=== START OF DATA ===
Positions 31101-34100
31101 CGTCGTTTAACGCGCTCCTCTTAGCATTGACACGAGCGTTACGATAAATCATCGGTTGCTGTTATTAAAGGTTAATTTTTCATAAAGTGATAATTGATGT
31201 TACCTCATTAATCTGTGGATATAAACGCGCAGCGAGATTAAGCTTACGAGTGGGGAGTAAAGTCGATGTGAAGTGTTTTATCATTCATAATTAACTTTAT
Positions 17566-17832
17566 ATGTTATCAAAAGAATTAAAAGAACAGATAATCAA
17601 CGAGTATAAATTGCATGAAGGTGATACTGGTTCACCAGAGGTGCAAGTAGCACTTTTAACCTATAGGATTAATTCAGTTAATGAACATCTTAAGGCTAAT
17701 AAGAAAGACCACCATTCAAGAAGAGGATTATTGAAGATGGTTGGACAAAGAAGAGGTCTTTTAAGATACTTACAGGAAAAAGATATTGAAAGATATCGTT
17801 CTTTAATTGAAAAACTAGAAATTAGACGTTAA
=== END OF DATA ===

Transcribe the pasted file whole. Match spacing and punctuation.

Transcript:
Positions 31101-34100
31101 CGTCGTTTAACGCGCTCCTCTTAGCATTGACACGAGCGTTACGATAAATCATCGGTTGCTGTTATTAAAGGTTAATTTTTCATAAAGTGATAATTGATGT
31201 TACCTCATTAATCTGTGGATATAAACGCGCAGCGAGATTAAGCTTACGAGTGGGGAGTAAAGTCGATGTGAAGTGTTTTATCATTCATAATTAACTTTAT
Positions 17566-17832
17566 ATGTTATCAAAAGAATTAAAAGAACAGATAATCAA
17601 CGAGTATAAATTGCATGAAGGTGATACTGGTTCACCAGAGGTGCAAGTAGCACTTTTAACCTATAGGATTAATTCAGTTAATGAACATCTTAAGGCTAAT
17701 AAGAAAGACCACCATTCAAGAAGAGGATTATTGAAGATGGTTGGACAAAGAAGAGGTCTTTTAAGATACTTACAGGAAAAAGATATTGAAAGATATCGTT
17801 CTTTAATTGAAAAACTAGAAATTAGACGTTAA